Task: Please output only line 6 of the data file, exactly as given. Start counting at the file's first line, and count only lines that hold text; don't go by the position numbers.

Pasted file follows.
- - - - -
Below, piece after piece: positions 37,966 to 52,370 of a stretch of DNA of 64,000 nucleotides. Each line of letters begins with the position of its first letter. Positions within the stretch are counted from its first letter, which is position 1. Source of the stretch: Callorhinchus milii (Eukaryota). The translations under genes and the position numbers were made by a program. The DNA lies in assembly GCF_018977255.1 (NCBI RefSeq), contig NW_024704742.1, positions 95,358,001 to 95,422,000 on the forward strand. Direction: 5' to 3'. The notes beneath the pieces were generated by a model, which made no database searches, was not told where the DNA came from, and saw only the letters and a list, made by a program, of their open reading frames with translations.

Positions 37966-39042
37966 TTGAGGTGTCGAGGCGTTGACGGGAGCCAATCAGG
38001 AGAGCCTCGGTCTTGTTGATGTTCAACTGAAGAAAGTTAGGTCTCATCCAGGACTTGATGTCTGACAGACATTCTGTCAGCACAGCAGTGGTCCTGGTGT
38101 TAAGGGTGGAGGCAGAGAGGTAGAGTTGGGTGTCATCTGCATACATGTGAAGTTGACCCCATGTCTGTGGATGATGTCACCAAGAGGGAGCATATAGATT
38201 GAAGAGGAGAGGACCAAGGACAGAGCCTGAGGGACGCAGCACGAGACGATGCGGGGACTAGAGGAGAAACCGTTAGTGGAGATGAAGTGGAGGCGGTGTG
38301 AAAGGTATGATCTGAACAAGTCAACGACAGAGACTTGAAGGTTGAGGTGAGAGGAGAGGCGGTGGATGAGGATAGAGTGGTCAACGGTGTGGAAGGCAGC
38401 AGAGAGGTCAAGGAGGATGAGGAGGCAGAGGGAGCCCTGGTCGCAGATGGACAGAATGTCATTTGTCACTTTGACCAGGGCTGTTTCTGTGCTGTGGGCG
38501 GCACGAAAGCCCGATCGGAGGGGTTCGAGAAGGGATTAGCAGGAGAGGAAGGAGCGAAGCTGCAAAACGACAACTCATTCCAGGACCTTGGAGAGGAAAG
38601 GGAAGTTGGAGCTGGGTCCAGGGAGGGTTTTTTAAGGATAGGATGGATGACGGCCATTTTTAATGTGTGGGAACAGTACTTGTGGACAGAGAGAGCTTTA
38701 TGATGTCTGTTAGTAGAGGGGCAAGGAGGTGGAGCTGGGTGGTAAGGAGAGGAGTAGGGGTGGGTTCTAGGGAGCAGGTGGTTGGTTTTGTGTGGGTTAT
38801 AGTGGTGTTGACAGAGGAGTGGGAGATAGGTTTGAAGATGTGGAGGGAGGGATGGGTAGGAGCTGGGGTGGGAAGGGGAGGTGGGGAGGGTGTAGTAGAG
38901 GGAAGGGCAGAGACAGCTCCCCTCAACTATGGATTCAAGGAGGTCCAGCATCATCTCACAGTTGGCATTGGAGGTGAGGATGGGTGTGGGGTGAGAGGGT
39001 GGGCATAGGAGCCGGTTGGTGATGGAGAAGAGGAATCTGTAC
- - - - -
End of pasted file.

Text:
38201 GAAGAGGAGAGGACCAAGGACAGAGCCTGAGGGACGCAGCACGAGACGATGCGGGGACTAGAGGAGAAACCGTTAGTGGAGATGAAGTGGAGGCGGTGTG